Remote Work Considerations During the Hiring Process
- Dec 19, 2022
In this episode of The Bottom Line, Tim Schuster, Senior Manager in EisnerAmper’s Private Client Services Group, is joined by Dr. Matthew Kerzner, Managing Director in the firm’s Center for Individual and Organizational Performance. The two discuss the impactful remote work trends and implications business and HR leaders need to consider throughout the entire hiring process to help them find the right fit.
Tim Schuster:Hello, and welcome to The Bottom Line. This podcast examines the everyday business and finance issues faced by closely held and private businesses. We hope to provide you with news you can use and what we like to think of as a jargon-free zone. I'm your host, Tim Schuster, and with us is Matt Kersner, a managing director in EisnerAmper Center for Individual and Organizational Performance Group. Today, we'll discuss with Matt human resource considerations of remote workers. Matt, how you doing?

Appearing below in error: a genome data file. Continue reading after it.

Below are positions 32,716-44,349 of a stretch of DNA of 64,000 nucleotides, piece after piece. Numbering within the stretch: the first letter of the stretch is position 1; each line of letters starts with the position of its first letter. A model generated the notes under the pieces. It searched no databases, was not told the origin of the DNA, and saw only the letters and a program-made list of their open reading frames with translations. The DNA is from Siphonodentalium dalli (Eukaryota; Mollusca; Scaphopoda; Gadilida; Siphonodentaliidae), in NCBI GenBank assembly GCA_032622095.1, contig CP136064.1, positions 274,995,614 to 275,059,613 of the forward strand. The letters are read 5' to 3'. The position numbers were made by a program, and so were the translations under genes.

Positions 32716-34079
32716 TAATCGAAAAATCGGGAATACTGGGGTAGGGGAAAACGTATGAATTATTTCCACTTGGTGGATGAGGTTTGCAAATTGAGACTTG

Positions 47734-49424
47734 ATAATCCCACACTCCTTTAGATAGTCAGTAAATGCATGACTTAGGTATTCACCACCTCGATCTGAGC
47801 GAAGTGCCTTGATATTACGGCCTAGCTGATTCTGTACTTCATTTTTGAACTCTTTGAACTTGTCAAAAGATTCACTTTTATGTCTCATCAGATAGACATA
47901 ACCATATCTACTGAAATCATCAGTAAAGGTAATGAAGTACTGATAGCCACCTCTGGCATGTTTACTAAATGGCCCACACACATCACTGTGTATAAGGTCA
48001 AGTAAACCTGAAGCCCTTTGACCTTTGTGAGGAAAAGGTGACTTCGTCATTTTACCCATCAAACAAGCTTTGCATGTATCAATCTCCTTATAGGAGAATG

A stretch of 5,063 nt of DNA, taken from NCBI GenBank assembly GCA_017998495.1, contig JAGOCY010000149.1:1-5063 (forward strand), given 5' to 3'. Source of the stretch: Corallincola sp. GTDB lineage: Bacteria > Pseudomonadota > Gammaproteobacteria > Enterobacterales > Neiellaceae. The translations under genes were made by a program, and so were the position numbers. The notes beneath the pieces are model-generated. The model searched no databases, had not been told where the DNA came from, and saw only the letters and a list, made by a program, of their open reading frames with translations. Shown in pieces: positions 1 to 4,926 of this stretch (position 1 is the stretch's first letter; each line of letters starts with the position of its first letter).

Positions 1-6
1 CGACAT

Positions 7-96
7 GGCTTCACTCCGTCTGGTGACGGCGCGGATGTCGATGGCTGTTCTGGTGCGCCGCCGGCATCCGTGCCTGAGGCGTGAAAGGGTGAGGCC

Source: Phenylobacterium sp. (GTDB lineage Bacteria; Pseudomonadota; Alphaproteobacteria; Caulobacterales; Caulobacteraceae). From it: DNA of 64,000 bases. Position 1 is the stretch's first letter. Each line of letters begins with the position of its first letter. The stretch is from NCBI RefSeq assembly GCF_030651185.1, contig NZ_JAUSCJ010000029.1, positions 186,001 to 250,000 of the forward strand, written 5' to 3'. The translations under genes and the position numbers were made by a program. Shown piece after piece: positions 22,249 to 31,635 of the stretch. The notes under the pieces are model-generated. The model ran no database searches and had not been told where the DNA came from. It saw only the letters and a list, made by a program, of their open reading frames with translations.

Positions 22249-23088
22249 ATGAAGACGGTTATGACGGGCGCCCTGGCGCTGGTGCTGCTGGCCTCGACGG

Matt Kerzner:Hey Tim, how are you? It's been a while.
Been a while, and I'm glad we're back on the wagon, my friend. So the big question of the hour is, what does HR need to consider when hiring remote workers?
MK:Yeah, great question. I think the first and most important is making sure during the interview process that the prospective candidate really gets a realistic job preview of the culture, the mission, the vision, the values of the organization. When you're hiring somebody remote and they're not on site, even during the interview process, they could miss out understanding the culture of the organization. If you don't have a good match and it's not there, that could cause problems. What happens is people who don't see physical locations and meet people and actually get the body language during the interview process or walking around the organization or meeting key players during the interview process, it could be a mismatch.